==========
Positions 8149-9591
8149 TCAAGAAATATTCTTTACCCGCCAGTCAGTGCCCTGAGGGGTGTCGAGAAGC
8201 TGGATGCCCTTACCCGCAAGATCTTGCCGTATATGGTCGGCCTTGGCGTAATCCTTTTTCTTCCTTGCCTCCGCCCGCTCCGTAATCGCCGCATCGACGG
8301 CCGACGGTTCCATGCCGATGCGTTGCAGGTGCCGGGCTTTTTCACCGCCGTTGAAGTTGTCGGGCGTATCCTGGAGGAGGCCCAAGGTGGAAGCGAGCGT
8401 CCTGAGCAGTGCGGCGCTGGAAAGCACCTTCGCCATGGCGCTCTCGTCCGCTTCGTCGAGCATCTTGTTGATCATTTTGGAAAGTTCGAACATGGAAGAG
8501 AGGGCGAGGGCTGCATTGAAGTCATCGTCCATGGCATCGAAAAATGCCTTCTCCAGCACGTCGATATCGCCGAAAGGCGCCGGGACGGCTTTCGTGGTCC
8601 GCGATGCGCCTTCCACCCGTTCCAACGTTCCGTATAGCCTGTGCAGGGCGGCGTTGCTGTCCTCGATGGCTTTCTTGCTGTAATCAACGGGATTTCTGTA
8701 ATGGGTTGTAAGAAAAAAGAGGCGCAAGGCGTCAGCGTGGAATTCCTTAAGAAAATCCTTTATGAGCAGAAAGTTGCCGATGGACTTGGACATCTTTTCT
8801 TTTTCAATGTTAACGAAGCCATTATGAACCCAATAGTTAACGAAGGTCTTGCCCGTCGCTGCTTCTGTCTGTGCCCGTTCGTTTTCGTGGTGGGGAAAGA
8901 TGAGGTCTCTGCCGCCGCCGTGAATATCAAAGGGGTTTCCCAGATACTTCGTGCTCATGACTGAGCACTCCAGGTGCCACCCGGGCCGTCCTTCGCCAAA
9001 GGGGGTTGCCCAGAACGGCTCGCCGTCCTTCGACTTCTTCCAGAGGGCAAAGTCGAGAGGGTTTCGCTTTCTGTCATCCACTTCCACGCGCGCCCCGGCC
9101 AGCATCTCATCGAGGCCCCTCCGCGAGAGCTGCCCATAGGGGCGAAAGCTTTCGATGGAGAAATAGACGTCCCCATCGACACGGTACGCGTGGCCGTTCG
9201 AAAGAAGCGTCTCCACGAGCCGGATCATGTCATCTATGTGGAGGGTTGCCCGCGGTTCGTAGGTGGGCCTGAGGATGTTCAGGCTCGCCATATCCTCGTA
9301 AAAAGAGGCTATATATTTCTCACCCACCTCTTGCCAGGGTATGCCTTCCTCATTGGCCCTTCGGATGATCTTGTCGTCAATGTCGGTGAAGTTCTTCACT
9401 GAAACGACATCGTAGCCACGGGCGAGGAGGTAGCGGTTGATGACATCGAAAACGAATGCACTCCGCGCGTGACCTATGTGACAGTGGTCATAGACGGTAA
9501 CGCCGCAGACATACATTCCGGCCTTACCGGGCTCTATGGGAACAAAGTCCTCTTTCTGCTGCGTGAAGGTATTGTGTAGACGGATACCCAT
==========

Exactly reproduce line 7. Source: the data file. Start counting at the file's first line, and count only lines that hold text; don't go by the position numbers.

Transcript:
8601 GCGATGCGCCTTCCACCCGTTCCAACGTTCCGTATAGCCTGTGCAGGGCGGCGTTGCTGTCCTCGATGGCTTTCTTGCTGTAATCAACGGGATTTCTGTA